Has anyone had trouble with this one-pole...

      Has anyone had trouble with this one-pole system staying up in the wind? I like what people have to say about this sack but was thinking a two-pole system might be more stable.

      The pole has an extremely tight fit inside the bivy so you shouldn't have to worry about the stability. I haven't had any trouble to date with it in the wind.

      I will agree with the other answer. The single pole fits pretty tightly. And if you use the four loops for tent stakes you can stake it down so that it is taught and unmovable.

      It Does the Job

        In mid-September, I used my Black Diamond Bipod Bivy during a four day hike on Katahdin and around Baxter State Park in Maine. Needing to replace a worn out bivy, I bought it with the idea that it would serve several useful functions at a weight of only one pound thirteen ounces: it would keep me safe from mosquitoes, it would add to the warmth of my sleeping bag, and it would provide emergency shelter should I get stuck somewhere on the trail and have to spend the night away from the campgrounds where we had reserved lean-tos.

        A frosty first night made the issue of mosquitoes moot, but I was pleasantly surprised at how warm I was during the night inside my sleeping bag and bivy sack. Soon after lying down I became too warm and had to remove first my fleece jacket and then my wool sweater to get comfortable for the night. I tucked them alongside me in my 20 degree down sleeping bag so they would be warm in the morning when I put them on again. I also tucked my water filter inside the bag because freezing might damage it.

        I didn’t put up the bivy’s hoop as there were no bugs and I wanted to sleep with my face out in the air. My five foot ten inch and 145 pound frame found plenty of room inside the bag and there was lots of room for my jacket and sweater down one side of the bag and for storage on the floor of the bag above my head. I felt inside the bag in the morning and found no condensation.

        $20 bucks says the spalding kid picks his nose.

          Love this bivy. Zero set up time (just unroll it and throw it on the ground) and great protection. The mesh bug screen is nice and the opening is a good size to get in and out of. I'm 5-9 and have no trouble with room in this guy. I can even throw my pack in at the top if my feet are all the way at the bottom. It definitely keeps you warm too. I've woken up with the outside covered in frost and had no moisture built up inside and stayed completely warm. Love this bivy and highly recommended to buddies.

          This comment has no bearing whatsoever on the bivy in question, but I had to give Silas props on the Caddyshack quote. Well played, my man, well played...

          big hitter...the Llama.

          another $20 bucks says he eats it...

          my 5yr daughter picks her nose and eats it and i think it's cute and so is she. but, i have this bivy and it rocks. use it for winter packing all the time.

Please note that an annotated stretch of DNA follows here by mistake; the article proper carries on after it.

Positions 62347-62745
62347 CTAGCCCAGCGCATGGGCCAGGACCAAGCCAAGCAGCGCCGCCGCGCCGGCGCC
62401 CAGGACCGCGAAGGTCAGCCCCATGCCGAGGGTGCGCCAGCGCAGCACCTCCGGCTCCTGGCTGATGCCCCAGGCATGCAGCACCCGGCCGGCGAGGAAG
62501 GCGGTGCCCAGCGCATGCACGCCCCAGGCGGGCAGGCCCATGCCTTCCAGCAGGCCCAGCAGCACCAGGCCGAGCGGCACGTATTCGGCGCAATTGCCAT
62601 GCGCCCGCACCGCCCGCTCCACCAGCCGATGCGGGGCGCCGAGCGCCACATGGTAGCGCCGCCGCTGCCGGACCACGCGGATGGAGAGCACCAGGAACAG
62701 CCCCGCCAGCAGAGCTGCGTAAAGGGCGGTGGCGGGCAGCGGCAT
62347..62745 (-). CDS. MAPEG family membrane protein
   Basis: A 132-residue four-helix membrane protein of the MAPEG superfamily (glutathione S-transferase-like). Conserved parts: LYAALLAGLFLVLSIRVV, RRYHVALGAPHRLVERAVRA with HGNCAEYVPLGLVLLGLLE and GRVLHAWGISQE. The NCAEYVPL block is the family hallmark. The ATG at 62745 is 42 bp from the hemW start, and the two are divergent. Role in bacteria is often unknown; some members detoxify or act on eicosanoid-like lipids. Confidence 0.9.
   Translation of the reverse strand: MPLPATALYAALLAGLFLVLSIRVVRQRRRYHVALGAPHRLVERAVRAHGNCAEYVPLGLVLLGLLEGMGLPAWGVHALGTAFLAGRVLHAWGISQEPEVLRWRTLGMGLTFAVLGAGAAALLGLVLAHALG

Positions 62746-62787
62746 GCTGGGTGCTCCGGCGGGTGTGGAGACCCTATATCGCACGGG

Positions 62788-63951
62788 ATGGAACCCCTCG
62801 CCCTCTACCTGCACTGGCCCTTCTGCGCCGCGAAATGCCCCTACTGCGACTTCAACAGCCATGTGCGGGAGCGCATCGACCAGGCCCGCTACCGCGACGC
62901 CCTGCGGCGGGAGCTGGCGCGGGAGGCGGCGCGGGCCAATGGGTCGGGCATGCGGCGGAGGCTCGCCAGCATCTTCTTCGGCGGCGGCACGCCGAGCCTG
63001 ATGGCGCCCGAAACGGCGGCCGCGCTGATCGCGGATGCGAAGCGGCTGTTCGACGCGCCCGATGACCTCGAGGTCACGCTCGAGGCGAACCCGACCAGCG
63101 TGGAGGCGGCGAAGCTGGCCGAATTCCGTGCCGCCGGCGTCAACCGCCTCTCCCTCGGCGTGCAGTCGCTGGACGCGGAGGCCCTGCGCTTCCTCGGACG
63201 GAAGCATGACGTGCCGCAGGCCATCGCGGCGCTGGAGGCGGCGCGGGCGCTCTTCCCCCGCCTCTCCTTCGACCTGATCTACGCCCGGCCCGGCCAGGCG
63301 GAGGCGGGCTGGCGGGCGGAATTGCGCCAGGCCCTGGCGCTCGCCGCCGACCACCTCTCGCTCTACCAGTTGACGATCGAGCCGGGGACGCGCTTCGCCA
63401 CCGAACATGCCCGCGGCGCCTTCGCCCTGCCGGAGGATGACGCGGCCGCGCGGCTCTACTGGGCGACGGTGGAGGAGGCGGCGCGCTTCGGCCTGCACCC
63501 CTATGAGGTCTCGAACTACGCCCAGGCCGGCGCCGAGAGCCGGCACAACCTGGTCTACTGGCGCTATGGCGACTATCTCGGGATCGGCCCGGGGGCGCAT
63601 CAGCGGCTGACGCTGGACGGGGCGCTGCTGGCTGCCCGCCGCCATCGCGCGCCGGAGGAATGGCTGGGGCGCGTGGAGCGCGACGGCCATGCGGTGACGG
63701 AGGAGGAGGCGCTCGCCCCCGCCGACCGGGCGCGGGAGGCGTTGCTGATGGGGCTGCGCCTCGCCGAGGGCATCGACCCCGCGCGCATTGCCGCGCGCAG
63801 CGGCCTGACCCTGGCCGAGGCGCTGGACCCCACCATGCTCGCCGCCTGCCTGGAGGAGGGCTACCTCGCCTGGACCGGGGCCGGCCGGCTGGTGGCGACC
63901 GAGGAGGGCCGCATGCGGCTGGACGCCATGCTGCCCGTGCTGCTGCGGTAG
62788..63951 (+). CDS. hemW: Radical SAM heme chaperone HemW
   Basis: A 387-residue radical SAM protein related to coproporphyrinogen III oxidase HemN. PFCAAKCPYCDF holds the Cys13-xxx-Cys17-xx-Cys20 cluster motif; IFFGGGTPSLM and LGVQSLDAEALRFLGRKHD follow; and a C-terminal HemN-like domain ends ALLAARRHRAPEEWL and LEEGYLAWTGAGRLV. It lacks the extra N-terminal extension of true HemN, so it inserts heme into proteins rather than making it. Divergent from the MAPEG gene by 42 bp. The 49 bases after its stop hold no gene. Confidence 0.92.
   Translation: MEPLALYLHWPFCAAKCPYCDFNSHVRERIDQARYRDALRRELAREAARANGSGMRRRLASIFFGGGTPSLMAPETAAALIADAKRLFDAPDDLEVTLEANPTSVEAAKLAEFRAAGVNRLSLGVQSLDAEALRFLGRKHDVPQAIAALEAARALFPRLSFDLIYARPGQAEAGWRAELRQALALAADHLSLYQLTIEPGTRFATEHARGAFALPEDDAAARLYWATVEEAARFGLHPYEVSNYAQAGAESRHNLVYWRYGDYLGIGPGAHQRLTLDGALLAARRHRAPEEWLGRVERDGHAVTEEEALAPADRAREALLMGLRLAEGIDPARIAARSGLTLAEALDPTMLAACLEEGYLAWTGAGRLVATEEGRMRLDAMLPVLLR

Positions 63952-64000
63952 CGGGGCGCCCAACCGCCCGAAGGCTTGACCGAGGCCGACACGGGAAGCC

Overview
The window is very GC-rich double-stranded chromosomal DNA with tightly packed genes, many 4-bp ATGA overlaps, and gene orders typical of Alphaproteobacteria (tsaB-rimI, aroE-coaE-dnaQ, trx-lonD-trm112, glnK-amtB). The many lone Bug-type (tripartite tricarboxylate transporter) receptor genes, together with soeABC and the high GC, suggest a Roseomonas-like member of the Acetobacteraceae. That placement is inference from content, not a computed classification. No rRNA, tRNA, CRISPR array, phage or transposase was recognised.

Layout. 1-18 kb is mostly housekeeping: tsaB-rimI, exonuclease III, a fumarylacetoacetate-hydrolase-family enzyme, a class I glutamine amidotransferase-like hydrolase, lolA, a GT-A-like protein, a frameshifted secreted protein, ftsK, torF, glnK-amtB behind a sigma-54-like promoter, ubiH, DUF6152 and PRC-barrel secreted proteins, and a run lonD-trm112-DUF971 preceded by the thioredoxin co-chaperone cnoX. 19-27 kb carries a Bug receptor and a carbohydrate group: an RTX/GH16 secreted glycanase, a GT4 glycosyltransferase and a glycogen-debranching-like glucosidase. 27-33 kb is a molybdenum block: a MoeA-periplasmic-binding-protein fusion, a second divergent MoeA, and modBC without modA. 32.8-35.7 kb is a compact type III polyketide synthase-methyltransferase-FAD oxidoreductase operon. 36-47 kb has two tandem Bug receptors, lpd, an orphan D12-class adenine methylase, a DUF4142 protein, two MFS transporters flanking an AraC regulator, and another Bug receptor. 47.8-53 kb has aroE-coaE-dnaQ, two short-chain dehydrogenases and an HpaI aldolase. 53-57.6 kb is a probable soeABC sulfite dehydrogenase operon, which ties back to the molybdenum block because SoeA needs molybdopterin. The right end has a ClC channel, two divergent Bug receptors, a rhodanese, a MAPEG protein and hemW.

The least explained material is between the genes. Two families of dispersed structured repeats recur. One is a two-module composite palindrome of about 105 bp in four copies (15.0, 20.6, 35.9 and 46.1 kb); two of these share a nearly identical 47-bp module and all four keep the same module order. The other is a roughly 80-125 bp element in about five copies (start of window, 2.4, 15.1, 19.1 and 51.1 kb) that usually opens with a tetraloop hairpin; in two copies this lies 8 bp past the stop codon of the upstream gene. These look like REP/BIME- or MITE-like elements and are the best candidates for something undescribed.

A foot box design seems absent. How does...

          A foot box design seems absent. How does this affect the sleeping bag loft on your feet? Do you feel the bivy sack pushing down on your toes? Can your toes stay warm?

          It has a little bit more material at the end of it so that your feet have room. It doesnt press down on your feet but it is just laying on top of the end of your bag but it shoudl still keep your feet warm

          I found it best to not stake it down because of the lack of foot space. This is the bipod's biggest weakness, I think.

          How much does the BD Bipod Bivy pole weigh?...

          How much does the BD Bipod Bivy pole weigh? Can the bag be used as a regular bivy without the pole? Tossing up between BD hooped bivvy (0.5kg - no side zip) and BD Bipod (1kg - with zip). Can I use the Bipod without pole for mountaineering/emergency?

          Best Answer

          The pole weighs 84 grams. You can definitely use the bivy without the poles (I have many times). All the pole really does is give you a little head room which can be nice at times.

          Fantastic!

            I've had my bivy since Jan 05 and have used it pretty steady year-round guiding since then. It's roomy and very comfortable to fit anything I need to keep close. I'm small (5'2 130lbs) so can get fully dressed in snow gear in the bivy if needs be. Only thing is I wish I'd seam-sealed it right away. Since I did it after 3 years it pulled all the seam tape off and made a mess. But I'm still dry sleeping out in the rain or snow with rare waterproofing treatment.

            How did you waterproof seal it?

            The Perfect Compromise

              I just got back from using this at 10K feet on Mt. Rainier. It dipped below freezing with 50 mph wind guests and the bivy performed flawlessly. No condensation and very wind resistant. I was able to fit my boots, water, food, and extra clothing in with me. It provides just enough space to prevent claustrophobia and no more. My only complaint is that it could benefit from a little extra shoulder room (I'm only 5-8, 160lbs). Otherwise ideal for a foul weather bivy. I plan on bringing it often for climbs.